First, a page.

Panasonic Lumix DMC-FX700 Review
Mac users, we're pleased to announce Macphun's all-in-one photo editor Luminar is now available for purchase with special launch pricing. (Existing Macphun customers get a further discount.)
We rated Luminar as "Highly Recommended", and you can now visit the Luminar web site to try it for free.
The Panasonic Lumix DMC-FX700 adds two significant improvements, Full HD video and manual control over exposure, to the much cheaper FX70 model, but unfortunately does so at the expense of still image quality, with slow ISO speeds suffering from obvious noise and smearing of fine detail.
Just like its cheaper sibling, the Panasonic Lumix DMC-FX700 partners an effective touchscreen interface with a fast, wide-angle 5x zoom lens and the tried and tested FX series styling, resulting in a classy point-and-shoot that feels like a premium product. Having to operate almost everything by interacting with the LCD does inevitably slow things down though - the jury's still out for us on whether a touchscreen interface makes absolute sense for a digital camera. The ability to focus on and even capture your subject with the touch of a finger is undeniably appealing and genuinely useful though.
The impressively fast f/2.2 lens is a cut above the rest of FX700's competitors, allowing the camera to collect more light and effectively allowing you to use a slower ISO speed to achieve a similar shutter speed. Having such a wide-angle setting of 24mm is also a real attraction of this model, with the telephoto reach of 120mm enough for candid head and shoulder shots.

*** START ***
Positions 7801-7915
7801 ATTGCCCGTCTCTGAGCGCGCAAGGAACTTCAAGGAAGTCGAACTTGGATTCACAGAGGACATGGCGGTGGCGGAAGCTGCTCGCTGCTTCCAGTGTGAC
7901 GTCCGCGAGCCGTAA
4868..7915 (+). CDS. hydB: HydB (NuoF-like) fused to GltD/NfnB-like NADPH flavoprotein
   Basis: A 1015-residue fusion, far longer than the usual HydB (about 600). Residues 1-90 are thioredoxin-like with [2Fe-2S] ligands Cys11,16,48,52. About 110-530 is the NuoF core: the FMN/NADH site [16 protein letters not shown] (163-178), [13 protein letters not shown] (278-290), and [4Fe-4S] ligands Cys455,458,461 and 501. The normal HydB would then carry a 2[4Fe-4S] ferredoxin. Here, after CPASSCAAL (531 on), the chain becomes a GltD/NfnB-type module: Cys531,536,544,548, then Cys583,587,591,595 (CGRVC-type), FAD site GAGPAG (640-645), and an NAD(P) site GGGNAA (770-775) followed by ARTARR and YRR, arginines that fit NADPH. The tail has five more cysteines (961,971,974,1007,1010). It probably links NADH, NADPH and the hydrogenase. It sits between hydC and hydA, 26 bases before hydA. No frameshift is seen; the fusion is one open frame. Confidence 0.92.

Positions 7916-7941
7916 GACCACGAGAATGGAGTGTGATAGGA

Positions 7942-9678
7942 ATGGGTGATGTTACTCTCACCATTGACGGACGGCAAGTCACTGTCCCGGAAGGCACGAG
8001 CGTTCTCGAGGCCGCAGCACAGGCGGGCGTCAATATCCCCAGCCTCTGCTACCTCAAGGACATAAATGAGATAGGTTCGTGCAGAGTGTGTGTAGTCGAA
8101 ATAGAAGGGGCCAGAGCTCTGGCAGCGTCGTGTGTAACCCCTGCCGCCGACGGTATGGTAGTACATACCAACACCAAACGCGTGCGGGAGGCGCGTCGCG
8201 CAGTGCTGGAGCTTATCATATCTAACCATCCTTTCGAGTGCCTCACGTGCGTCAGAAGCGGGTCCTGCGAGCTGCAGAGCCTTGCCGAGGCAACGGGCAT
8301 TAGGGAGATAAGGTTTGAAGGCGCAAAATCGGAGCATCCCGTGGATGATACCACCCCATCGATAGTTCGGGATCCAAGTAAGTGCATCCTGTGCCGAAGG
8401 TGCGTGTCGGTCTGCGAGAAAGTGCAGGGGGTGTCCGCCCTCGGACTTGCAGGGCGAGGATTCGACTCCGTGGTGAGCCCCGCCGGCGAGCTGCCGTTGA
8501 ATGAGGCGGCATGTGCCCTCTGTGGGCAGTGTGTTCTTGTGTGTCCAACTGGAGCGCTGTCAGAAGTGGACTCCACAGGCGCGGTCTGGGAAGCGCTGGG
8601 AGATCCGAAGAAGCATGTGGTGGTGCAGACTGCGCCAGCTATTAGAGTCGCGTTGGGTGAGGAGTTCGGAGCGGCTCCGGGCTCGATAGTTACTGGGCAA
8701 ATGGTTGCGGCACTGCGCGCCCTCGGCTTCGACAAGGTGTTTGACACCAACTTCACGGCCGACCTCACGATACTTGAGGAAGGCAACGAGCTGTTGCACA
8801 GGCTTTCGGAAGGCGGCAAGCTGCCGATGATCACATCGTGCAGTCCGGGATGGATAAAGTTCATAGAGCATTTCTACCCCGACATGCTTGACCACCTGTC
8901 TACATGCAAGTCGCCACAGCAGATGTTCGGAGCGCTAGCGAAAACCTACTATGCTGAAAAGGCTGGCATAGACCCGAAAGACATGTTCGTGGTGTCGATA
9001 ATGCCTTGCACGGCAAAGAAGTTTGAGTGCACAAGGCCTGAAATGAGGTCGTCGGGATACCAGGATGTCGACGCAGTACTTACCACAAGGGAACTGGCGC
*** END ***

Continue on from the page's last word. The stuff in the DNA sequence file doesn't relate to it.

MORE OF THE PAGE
The FX700 uses a different 14.1 megapixel sensor to the one found in the FX70, presumably in order to offer Full HD video, and it actually worsens the image quality when compared to the FX70 model. Noise is all too readily apparent at ISO 200 and more obvious at ISO 400 along with smearing of fine details, with the fastest speeds of ISO 800 and 1600 being something of a last resort.
An official asking price of £359 / $399 is too high for a camera that delivers only average picture quality, despite the welcome inclusion of manual control of the aperture and shutter speed and the headline-grabbing 1080i video mode. We'd advise you to choose the 720p, point-and-shoot FX70 model instead if you like Panasonic's intuitive touchscreen experience and styling.
|Ratings (out of 5)|
|Value for money||3.5|
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